“In contrast, HFRs pursue what S&P described as ‘meaningfully risker’ investment strategies. Their assets are managed by their affiliated hedge funds. Allocations vary but include exposure to speculative-grade leveraged loans, private equity and short positions.”

“So-called combined ratio for the HFRs – claims paid and expenses incurred as a proportion of premium income 0 has been above 100 in every year since 2012, meaning a loss from underwriting.”

“Last year the ratio came in at 110.2%, compared with a profitmaking 88.6% for their conventional reinsurance peers.”

“S&P said the HFRs’ investment performance had also been ‘rough’. Overall net investment income dropped 63% from 2014 to $247m last year.”

Other Interesting Articles

Bloomberg Businessweek

The Economist

Bisnow – SMU, Yale Endowments Unload Real Estate Assets Due to Cooling Markets 7/1

Bloomberg – Blackstone Tenants Get a Shot at Buying Their Rental Houses 7/4

Bloomberg – Treasuries Deliver $700 Billion Windfall to World Safety Seekers 7/6

CNBC – This private equity giant wants to give landlords millions – here’s how 6/30

FT – Mexico raises interest rates to shore up peso 6/30

FT – Zenefits agrees to halve its valuation to $2bn 6/30

FT – Puerto Rico declares moratorium on debt payments 6/30

FT – Cash-starved Zimbabwe closes in on IMF deal to clear debts 7/6

MarketWatch – This economist thinks China is headed for a 1929-style depression 7/1

NYT – Italy’s Plan for Banks Could Roil Europe 7/6

Vanity Fair – Are We At The Start Of  A Tech World War? 7/6

Wharton – The Case for ‘Regrexit’: Why Britain Won’t Really Leave the EU 6/30

WSJ – Manhattan Apartment Sales Sputter 6/29

WSJ – Why Vanke Sank After Its Wake-Up Call 7/4

WSJ – Foreign Interest in U.S. Homes Cools 7/6

 

June 24 – June 30, 2016

Japanese banks wary of property risks. Negative-yielding sovereign debt jumps to $11.7tn.

This week all the media outlets were blanketed with coverage on the Brexit and of course the synopsis varied from catastrophe (a lot of money was lost in the equity markets around the world immediately – which have already made up a lot of lost ground), to concern over the survival of the European Union, to a general ‘meh.’  Remember, the world moves on.  Importantly, Britain is still part of the EU. No one has triggered Article 50 of the Lisbon Treaty yet and even when Britain does trigger the article, there is a two-year exit process with the EU.  As such, some even think that Britain may not eventually leave.  So for now as the Brits like to say, keep calm and carry on.

Headlines

Briefs

    • “Moody’s Investors Service is predicting that China’s property markets are facing a double-whammy of growing margin pressures for developers and tapering growth in home sales nationwide.”
    • “The rapid growth in land costs will raise the developers’ capital requirements and will also likely add margin pressure in the next 12-24 months. Furthermore, developers that acquired land with high unit costs in major cities will face increased business risks, given our expectation that price growth in these cities will moderate.” – Dylan Yeo, Moody’s analyst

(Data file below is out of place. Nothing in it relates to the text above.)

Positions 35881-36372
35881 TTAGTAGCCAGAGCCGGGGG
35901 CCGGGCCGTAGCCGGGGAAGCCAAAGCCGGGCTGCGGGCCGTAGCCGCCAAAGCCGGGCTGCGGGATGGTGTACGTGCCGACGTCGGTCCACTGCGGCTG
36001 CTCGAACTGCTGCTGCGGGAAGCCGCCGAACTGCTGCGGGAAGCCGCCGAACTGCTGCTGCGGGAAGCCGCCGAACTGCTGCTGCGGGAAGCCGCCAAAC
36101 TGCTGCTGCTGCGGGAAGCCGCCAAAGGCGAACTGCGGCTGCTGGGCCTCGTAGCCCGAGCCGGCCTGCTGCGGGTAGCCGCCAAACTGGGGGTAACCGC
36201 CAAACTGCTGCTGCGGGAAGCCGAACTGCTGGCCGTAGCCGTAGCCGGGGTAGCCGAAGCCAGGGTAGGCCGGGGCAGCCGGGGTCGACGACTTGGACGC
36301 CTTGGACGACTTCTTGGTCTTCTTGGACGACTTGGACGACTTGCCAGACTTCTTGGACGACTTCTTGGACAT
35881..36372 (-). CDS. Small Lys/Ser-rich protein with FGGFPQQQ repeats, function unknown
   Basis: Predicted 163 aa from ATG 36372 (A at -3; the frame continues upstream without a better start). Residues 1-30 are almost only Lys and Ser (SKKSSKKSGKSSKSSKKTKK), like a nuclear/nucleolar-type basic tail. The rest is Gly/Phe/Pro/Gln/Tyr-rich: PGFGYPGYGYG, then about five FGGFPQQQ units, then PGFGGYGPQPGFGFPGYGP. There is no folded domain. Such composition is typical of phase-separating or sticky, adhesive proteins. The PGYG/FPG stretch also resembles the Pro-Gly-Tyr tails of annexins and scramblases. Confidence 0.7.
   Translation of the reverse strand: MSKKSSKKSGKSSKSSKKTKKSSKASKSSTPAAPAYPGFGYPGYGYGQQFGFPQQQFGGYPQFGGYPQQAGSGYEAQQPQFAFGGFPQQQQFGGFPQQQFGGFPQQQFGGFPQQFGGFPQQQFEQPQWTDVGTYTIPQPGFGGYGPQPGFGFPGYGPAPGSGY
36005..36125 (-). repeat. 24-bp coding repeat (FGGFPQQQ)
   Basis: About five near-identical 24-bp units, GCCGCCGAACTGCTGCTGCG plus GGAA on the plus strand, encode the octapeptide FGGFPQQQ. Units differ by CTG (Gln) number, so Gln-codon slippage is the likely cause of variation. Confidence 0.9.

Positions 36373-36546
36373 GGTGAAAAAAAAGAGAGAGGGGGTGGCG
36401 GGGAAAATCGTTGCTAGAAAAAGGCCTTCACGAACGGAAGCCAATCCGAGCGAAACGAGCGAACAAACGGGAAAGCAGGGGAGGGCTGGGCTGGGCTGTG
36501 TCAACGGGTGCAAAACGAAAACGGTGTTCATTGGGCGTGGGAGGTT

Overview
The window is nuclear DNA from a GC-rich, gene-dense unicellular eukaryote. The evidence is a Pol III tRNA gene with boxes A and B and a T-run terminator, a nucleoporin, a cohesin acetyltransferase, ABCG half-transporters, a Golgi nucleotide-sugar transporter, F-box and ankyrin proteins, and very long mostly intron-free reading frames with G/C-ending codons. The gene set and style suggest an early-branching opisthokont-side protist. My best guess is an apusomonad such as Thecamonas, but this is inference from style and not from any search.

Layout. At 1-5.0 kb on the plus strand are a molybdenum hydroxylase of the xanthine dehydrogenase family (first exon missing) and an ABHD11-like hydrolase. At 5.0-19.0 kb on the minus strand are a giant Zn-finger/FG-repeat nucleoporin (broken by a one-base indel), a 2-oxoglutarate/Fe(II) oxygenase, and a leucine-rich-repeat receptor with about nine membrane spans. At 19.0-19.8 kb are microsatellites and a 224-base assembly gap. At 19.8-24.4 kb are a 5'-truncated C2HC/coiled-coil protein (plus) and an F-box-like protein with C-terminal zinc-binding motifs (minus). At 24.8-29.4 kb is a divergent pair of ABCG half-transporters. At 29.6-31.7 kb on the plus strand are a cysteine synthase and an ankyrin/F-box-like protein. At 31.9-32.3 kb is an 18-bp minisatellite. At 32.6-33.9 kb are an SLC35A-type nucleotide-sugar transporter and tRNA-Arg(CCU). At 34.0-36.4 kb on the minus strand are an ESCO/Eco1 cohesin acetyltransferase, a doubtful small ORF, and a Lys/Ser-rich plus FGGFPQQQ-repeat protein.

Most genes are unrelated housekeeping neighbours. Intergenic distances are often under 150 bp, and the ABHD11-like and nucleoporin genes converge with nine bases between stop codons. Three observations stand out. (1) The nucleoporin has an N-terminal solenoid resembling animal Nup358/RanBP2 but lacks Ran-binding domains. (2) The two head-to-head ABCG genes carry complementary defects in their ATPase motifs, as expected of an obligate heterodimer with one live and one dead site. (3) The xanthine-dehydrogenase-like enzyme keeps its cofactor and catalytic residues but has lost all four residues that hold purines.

• “The report from Moody’s follows a note from S&P Global Ratings last week reiterating expectations for growing bond defaults onshore in China, with those for property developers forecast to have the biggest potential impact.”
    • “Between 2005 and 2015 the world’s cities swelled by about 750m people, according to the UN. More than four-fifths of that growth was in Africa and Asia; specifically, on the fringes of African and Asian cities. With few exceptions, cities are growing faster in size than in population. Lagos, the capital of Nigeria, is typical: it doubled in population between 1990 and 2010 but tripled in area. In short, almost all urban growth is sprawl.”
    • “London took two millennia to grow from fewer than 30,000 people to almost 10m; Shenzhen in China managed that within three decades. And most African and Asian cities are growing more chaotically.”
    • “Like it or not, this is how the great cities of the 21st century are taking shape.”
    • “Shlomo Angel of New York University has studied seven African cities in detail: Accra, Addis Ababa, Arusha, Ibadan, Johannesburg, Lagos, and Luanda. He calculates that only 16% of the land in new residential areas developed since 1990 has been set aside for roads – about half as much as planners think necessary. And 44% of those roads are less than four meters wide.”
  • Laura Kusisto of the Wall Street Journal highlighted that yes, today’s renters really are worse off than their parents.
    • “Inflation-adjusted rents have risen by 64% since 1960, but real household incomes only increased by 18% during that same time period, according to an analysis of U.S. Census data released by Apartment List, a rental listing website.”
    • “Renters fared the worst during the decade between 2000 and 2010, when inflation-adjusted household incomes fell by 9%, while rents rose by 18%, according to Apartment List.”
    • In regard to inflation “…housing still largely relies on U.S. labor and materials (and zoning restrictions), making it one of the few essentials that haven’t become cheaper with globalization.”